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Europe

EU Attempts to Tackle its Identity Crisis

EU political leaders, artists and scientists are gathering in Austria this week to rethink what it means to be a union of 25 nations in the aftermath of "no" votes to a constitution and a general malaise about unity.

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EU leaders are accused of being out of touch with the public

Starting on Thursday, the current president of the European Union, Austria, is bringing together political and cultural figures in Salzburg to discuss the EU's identity crisis, against a backdrop of celebrations in honor of Mozart's 250th anniversary.

With this great debate, titled "The Sound of Europe," Austrian Chancellor Wolfgang Schüssel hopes to resurrect a 2004 Dutch presidency initiative to improve awareness and appreciation of Europe.

He also hopes the meeting can create initiatives to tackle the public malaise or even outright hostility toward the EU and its proposed constitution. Critics of Brussels have noted that with two "no" votes in France and the Netherlands last year, EU leaders have to do something to bring them more in touch with their populations.

About 300 personalities from the continent's political, scientific, artistic and media arenas will share views and proposals on the future of the European project in the face of globalization. There will also be opportunities to discuss fears about Europe and find concrete solutions, including using art and culture to bring the idea of Europe close to the people, organizers said.

Discussions must be conducted "without taboos," said Schüssel's spokeswoman, Verena Nowotny.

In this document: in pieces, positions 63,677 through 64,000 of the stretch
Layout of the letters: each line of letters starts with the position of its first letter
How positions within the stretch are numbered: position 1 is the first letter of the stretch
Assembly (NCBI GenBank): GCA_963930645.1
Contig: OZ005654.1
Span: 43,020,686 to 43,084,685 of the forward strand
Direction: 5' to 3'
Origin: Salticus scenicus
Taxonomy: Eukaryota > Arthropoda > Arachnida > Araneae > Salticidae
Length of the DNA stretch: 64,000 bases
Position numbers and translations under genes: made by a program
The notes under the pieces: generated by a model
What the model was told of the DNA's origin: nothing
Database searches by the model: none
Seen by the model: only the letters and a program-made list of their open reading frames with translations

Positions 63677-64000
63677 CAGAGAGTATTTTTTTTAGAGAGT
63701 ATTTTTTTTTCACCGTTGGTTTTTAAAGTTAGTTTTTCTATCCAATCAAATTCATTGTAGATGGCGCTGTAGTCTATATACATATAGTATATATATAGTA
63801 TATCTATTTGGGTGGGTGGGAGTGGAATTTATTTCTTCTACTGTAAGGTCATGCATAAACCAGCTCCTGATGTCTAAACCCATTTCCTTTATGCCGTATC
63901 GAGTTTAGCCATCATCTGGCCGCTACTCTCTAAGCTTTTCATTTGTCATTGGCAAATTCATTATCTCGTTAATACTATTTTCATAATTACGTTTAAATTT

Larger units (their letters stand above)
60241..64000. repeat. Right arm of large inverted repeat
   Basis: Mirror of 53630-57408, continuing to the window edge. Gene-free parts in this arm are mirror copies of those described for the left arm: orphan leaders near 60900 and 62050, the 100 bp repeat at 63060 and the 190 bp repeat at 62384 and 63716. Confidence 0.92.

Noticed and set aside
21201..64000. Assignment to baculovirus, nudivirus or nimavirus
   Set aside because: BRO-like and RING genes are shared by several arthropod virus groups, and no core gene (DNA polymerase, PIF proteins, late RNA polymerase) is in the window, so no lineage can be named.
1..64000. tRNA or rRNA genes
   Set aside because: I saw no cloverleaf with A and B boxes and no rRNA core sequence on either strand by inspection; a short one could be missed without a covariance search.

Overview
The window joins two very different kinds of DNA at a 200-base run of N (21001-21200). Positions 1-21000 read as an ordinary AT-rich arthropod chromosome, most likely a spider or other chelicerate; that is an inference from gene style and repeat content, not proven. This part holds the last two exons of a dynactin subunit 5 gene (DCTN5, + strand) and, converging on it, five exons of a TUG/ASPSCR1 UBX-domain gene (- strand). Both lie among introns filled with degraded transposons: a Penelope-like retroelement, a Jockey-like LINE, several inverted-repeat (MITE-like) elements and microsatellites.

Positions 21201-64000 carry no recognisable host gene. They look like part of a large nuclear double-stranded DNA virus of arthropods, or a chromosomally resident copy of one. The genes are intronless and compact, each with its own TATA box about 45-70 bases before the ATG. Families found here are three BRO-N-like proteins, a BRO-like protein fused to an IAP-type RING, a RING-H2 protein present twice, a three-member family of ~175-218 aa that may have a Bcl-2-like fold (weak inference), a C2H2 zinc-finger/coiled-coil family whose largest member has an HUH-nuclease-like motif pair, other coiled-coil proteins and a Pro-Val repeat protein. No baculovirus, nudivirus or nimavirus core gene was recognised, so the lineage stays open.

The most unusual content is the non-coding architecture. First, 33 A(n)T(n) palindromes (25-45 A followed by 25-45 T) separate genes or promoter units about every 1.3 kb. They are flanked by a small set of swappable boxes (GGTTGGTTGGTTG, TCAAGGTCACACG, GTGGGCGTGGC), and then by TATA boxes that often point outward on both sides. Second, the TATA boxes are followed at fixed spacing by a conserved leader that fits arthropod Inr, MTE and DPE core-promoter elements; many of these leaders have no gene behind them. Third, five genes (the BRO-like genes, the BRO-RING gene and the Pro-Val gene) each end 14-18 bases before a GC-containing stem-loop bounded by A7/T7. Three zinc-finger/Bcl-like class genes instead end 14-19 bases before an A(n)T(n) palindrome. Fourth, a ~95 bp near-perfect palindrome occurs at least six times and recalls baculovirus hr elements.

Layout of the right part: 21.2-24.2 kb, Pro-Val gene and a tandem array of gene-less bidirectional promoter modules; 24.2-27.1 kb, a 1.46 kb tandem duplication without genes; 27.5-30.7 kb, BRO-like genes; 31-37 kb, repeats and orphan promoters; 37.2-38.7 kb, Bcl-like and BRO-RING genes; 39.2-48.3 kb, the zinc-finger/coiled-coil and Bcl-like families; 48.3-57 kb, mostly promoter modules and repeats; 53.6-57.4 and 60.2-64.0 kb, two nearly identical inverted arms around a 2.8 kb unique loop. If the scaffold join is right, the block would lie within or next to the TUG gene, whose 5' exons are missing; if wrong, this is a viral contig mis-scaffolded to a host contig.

Austria also has the EU fatigue

EU Parlament Wolfgang Schüssel in Straßburg

Schüssel wants to reinvigorate the identity debate

As host country, prosperous Austria reflects the "malaise" citizens have towards the EU.

Only 32 percent of the country's population considers Europe a good thing, compared with 46 percent a year ago, making it the most euro-skeptic of the EU's 25 member states, according to the latest Eurobarometer survey published Monday.

The survey also confirmed Austrians' refusal to allow Turkey's entry into the union.

A Viennese physical therapist reflected his countrymen's disillusioned attitude, saying he feared Brussels was "only listening to the interests of businesses, not of citizens" and would further open its doors to poorly paid foreign labor, thus encouraging the far-right.

What next?

Wolfgang Amadeus Mozart Kalender in Salzburg

Attendess will also mark Mozart's 250 birthday

Of the 25 EU member states, 14 have ratified the proposed EU constitution, including Germany. But there are no guarantees that countries like Denmark and the UK will follow. As the UK's foreign secretary Jack Straw said: "the treaty is in limbo. That is somewhere between heaven and hell. It is difficult to argue that it’s not dead."

Some leaders say there is no chance of it being ratified by all EU countries and want the document changed. Others say that the provisions were hammered out over four years and they do not want to go back to the table. And yet others say, keep it but do a better job of selling to the public. Regardless of the difficult task ahead, the attendees, which also include presidents, prime ministers and foreign ministers, can take a break after and mark the anniversary of Mozart's birth in Salzburg 250 years ago Friday with a special concert.

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